Releasing her latest single, titled “Sixteen“, Lucy Aggett is a 22-year-old alt-folk singer/songwriter based in North London and Devon. Writing songs about contemporary difficulties and pleasures, she is transforming folk storytelling into a modern life context.
Her music has gained recognition from the notorious BBC Radio, being played frequently on Radio Devon, and appearing at Radio 1’s Big Weekend. Lucy has been making waves on the live front with performing in key venues all around England, including The Phoenix, The Cavern and Ben Howard’s favourite venue, The Barrel House. Following up on her debut single release, titled “Company“, Lucy was nominated for Best Solo Female (South West), by the best blog in Devon, Listen With Monger.
Fighting for equality in the music industry, Lucy is on the right path, even in an early moment of her career, combing a beautiful voice with great melodies. We had the opportunity to talk to Lucy about “Sixteen” which you can wrap your eyes and ears around below.
When did you start your music career?
I started my career at the age of about 17 – I began in a 4-part female folk band based in Devon. We wrote collaboratively and frequented the major venues surrounding Devon, gaining recognition from BBC introducing. From there, I started to develop my own solo material.
Who influences you?
Many artists from many different genres influence me. But my main influences are alt/folk artists like Bon Iver, James Blake, and Billie Marten.
What is your goal in the music industry?
My goal is mainly writing. Songwriting is my main passion, so to be able to do that for other artists as well as myself is a big dream.
What inspired you to create music?
My dad introduced me to many 90s/y2k based bands when I was young, such as Oasis and Coldplay, so I’d say developing a passion for music stemmed from my dad initially. My mum always tells me I’ve been harmonising songs on the radio from a very young age, and I’ve always been very passionate about story writing/poetry. When I first picked up a guitar and learned piano, lyrics and a vocal melody naturally developed from that, and I started to write my own material.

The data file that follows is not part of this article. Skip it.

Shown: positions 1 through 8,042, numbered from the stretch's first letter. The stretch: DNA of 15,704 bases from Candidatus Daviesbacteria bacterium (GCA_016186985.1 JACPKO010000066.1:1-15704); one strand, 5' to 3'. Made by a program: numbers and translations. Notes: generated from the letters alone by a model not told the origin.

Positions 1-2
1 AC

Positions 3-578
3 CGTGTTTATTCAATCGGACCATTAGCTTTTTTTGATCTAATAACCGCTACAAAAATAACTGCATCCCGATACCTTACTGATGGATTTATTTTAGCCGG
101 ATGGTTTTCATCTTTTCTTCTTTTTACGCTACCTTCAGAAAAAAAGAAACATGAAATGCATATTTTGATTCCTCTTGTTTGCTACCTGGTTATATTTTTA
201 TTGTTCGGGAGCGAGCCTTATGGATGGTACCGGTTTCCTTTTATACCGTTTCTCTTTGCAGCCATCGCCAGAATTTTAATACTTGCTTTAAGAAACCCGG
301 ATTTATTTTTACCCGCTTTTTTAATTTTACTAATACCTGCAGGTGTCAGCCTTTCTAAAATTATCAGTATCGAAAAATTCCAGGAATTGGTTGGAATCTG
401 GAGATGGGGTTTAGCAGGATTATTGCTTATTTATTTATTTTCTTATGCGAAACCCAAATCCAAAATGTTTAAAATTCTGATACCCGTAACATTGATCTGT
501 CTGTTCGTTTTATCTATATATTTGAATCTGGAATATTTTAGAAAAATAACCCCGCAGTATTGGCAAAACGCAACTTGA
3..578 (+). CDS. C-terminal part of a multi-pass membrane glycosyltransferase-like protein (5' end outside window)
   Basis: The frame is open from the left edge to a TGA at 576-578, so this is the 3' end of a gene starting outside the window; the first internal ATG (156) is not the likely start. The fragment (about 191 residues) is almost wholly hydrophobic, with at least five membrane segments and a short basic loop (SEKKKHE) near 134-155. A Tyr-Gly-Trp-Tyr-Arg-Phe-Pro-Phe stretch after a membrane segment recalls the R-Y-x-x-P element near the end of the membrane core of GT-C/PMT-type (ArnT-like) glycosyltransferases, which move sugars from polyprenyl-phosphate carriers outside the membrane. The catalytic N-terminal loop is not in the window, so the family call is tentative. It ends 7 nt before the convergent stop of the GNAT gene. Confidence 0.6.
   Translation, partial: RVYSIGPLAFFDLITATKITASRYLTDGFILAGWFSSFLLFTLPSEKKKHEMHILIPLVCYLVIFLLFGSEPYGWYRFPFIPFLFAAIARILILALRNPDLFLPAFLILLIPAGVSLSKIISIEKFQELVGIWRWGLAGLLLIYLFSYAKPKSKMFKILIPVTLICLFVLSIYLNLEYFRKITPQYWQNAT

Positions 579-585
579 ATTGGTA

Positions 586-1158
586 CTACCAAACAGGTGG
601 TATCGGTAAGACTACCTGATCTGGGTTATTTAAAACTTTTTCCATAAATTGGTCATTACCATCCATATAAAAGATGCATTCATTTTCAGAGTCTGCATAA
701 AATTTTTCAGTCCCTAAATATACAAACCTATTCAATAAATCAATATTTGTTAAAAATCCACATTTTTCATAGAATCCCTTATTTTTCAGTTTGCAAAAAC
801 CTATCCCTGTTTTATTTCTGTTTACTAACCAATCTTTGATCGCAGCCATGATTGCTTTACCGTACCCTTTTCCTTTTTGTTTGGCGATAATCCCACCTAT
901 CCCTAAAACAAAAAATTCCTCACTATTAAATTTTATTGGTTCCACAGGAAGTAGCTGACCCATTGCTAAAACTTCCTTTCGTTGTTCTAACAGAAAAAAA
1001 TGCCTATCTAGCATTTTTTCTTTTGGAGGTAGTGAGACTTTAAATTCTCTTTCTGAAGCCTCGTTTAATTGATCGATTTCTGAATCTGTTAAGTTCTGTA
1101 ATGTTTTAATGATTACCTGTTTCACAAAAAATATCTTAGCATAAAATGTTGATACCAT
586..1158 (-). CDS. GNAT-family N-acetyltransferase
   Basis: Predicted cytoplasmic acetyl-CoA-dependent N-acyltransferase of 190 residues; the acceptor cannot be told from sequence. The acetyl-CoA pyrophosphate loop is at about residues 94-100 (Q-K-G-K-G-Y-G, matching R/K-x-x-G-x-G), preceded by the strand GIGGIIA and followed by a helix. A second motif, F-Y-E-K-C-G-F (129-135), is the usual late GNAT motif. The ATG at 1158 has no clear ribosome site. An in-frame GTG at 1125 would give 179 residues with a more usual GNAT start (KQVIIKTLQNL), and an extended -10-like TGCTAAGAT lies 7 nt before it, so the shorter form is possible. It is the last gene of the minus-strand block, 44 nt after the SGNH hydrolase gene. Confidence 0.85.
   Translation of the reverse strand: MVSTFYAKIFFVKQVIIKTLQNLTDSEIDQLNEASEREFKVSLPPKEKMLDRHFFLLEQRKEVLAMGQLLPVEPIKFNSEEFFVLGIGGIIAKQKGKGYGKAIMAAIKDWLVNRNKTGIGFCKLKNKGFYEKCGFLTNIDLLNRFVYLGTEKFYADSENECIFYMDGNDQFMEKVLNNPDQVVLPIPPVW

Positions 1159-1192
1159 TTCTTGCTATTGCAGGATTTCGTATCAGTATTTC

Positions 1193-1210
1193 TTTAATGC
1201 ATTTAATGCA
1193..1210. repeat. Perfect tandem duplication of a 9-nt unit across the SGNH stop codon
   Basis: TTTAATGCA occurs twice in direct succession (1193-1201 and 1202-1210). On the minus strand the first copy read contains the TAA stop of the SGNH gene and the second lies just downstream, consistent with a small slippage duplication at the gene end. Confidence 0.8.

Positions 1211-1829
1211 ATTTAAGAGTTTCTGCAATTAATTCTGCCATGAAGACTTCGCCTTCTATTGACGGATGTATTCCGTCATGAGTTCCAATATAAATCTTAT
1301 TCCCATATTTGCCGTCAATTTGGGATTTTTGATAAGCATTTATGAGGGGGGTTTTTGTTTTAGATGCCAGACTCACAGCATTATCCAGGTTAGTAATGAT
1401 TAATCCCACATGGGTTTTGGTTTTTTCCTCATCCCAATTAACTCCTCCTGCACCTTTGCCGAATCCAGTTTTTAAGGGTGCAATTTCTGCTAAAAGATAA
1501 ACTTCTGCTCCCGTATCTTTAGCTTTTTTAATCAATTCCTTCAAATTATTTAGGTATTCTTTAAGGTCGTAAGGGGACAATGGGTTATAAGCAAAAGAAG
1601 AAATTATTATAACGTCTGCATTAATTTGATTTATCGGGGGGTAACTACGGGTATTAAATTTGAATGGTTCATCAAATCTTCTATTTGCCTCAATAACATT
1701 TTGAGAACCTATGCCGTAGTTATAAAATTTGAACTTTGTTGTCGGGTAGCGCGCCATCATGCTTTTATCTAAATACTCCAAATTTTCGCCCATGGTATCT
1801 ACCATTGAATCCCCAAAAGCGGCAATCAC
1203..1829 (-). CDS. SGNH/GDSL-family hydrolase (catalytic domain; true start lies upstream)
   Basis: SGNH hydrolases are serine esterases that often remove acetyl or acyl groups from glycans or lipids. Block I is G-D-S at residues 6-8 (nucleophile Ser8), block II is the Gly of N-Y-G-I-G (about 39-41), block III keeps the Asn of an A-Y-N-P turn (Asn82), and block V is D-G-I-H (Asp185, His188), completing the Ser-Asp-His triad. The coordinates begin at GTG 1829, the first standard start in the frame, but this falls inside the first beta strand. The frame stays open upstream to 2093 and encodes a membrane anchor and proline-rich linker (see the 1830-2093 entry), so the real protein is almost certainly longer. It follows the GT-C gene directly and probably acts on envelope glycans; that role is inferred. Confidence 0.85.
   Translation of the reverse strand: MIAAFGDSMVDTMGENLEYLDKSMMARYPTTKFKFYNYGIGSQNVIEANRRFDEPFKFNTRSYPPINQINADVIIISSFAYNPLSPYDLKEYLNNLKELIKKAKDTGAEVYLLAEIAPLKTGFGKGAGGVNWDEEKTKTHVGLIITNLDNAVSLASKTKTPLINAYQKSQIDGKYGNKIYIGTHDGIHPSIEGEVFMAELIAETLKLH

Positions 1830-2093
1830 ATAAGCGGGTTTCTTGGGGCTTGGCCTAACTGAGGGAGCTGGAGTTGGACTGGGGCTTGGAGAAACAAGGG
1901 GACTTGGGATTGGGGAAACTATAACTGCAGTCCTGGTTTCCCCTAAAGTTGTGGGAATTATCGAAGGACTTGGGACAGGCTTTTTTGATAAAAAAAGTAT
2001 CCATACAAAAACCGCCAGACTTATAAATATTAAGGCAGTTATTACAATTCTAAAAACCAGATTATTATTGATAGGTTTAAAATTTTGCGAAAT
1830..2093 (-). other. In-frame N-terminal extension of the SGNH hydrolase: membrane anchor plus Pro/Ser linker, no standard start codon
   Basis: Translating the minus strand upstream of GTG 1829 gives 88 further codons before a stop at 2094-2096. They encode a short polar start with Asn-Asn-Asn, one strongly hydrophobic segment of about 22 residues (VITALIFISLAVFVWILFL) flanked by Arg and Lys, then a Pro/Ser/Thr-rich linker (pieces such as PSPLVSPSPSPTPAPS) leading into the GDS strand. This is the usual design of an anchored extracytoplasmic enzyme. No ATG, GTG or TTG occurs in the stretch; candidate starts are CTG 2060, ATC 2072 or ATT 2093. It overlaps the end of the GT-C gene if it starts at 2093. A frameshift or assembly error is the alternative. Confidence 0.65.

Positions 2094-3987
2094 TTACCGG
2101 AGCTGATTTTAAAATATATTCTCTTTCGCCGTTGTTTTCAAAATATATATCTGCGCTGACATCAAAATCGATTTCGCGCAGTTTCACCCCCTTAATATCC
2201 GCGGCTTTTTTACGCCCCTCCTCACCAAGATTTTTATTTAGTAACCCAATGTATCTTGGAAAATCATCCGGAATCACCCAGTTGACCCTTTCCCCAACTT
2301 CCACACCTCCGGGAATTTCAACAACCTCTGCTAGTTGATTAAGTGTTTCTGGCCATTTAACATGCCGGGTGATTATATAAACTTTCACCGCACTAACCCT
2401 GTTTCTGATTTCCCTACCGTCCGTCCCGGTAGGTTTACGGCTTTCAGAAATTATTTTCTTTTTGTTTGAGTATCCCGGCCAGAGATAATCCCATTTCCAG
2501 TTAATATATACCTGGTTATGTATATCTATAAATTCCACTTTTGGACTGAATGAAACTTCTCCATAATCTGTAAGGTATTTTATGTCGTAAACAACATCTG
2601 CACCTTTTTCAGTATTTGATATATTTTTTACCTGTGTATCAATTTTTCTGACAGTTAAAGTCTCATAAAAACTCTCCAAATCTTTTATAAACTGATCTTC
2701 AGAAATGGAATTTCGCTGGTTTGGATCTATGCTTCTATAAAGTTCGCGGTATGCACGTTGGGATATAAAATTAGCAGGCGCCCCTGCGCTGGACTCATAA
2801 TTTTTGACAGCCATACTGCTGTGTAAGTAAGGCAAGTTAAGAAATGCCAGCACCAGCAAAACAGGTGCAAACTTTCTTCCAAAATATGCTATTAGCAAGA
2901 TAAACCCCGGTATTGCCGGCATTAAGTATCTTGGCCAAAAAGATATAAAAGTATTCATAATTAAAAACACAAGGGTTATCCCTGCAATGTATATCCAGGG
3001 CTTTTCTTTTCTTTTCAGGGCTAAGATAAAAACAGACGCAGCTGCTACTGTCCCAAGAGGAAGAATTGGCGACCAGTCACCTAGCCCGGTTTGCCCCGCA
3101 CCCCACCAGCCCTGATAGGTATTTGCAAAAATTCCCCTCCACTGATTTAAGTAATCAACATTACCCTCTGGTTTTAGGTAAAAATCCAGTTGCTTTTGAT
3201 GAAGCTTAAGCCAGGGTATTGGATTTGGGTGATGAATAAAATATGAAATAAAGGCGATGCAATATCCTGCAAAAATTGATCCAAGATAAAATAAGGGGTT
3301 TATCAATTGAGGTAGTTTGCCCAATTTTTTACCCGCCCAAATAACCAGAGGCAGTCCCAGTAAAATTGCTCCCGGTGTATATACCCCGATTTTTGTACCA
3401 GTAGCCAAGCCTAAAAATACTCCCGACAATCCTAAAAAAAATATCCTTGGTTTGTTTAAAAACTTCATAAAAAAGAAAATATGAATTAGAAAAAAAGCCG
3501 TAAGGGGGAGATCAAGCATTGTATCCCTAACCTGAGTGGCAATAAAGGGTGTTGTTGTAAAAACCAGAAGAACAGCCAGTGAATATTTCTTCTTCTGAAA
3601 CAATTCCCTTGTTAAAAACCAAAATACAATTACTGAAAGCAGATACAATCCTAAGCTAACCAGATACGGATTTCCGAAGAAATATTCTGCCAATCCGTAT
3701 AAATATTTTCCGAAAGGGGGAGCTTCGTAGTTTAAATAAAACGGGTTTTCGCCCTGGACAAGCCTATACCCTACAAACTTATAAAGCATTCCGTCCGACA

What is the most memorable moment when you were 16?
I think the naivety of being 16 is always memorable. The natural irresponsibility of being 16 and just hanging out with my friends between studying for final exams is a very precious memory of mine.
What is the message behind your music?
I think the message behind my music is personal to anyone listening to my music. For me, it stems from very personal stories, and I think every person portrays my music differently.
What do you fear the most in the music business?
Even in the early stages of my career, I really feel the male-female divide in the music industry. Even though female solo artists are thriving in the music industry currently, I still feel like there’s a lot more to be done – especially concerning festival lineups and gender equality. That’s very scary for me and so many other women. It desperately needs to be improved, and can easily be done.
What is next for Lucy?
In these uncertain times, I can’t promise anything – but I hopefully have a single and an EP coming up in the very near future.
That is it for now, and stay tuned for more.